Cognitive and Noncognitive Skills and the Selection and Sorting of Migrants
NBER Working Paper No. 23877
There is growing evidence that cognitive and noncognitive skills are strong predictors of the economic and social outcomes of individuals. In this paper, we analyze how they affect the migration decisions of individuals over their lifecycles. We use data that combine military enlistment and administrative records for the male population born in 1932 and 1933 in Norway. Records of interviews with a psychologist at age 20 allow us to construct an index of `sociability' and `adaptability' for each individual, as well as an index of cognitive ability, the intelligence quotient. We find that adaptability and cognitive ability have significant and positive impacts on the probability of an individual migrating out of his area, whether this involves rural-urban, long distance, or international migration. Adaptability has a particularly strong impact on migration for individuals with low cognitive skills, implying a strong positive selection of less educated migrants with respect to the (previously unobserved) adaptability skill. We also show that cognitive skills have a strong positive effect on sorting of migrants across destinations, whereas adaptability has no significant effect on sorting. This evidence suggests that adaptability reduces the psychological cost of migrating, whereas cognitive skills increase the monetary returns associated with migration.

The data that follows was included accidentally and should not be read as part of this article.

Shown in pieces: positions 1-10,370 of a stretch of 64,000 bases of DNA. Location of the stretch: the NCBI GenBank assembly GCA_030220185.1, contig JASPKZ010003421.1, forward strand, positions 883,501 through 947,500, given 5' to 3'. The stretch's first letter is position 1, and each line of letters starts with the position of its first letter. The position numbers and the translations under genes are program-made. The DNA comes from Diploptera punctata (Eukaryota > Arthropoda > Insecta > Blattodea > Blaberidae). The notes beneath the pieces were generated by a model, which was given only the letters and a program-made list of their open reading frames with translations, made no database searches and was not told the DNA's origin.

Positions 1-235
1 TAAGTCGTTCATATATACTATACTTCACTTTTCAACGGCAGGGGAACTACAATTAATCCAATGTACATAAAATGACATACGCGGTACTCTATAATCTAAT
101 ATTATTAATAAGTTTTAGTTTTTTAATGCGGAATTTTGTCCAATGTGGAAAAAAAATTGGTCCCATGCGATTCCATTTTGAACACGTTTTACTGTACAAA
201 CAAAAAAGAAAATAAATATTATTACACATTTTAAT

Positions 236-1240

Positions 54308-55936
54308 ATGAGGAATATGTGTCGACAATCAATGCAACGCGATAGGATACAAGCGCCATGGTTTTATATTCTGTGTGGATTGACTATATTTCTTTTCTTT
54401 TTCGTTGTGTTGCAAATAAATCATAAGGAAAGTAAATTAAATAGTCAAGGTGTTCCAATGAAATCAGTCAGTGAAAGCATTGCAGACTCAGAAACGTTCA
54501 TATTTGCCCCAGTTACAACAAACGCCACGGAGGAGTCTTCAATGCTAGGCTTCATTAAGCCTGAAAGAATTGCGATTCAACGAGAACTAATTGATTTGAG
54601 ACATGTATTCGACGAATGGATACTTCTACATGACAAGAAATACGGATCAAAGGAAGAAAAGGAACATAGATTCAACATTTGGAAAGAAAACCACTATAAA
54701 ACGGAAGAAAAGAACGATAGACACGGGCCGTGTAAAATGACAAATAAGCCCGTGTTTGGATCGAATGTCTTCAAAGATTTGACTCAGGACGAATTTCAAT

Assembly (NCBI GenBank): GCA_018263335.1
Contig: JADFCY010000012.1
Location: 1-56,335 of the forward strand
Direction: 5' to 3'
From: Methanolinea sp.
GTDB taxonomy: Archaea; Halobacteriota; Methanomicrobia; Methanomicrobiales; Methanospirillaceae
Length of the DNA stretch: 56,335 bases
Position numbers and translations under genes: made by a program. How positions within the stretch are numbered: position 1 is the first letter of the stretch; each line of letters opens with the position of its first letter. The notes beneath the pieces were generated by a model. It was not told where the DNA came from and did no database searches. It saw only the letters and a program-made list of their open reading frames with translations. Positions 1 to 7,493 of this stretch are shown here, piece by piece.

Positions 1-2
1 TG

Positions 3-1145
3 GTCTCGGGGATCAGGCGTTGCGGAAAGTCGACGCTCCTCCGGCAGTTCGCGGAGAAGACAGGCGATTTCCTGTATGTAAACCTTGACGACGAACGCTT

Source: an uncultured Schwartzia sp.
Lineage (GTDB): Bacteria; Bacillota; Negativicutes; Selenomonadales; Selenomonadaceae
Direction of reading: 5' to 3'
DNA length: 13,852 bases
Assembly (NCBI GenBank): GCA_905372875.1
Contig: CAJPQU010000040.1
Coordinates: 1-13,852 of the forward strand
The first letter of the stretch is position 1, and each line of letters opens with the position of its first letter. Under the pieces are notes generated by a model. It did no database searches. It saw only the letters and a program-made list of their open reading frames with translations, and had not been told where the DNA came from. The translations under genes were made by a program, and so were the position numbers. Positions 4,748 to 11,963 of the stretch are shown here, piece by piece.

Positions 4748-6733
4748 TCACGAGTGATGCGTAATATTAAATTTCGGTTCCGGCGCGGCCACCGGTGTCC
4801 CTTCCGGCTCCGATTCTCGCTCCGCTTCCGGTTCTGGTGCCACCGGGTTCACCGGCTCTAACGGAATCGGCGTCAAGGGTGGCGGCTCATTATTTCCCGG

Document Object Identifier (DOI): 10.3386/w23877
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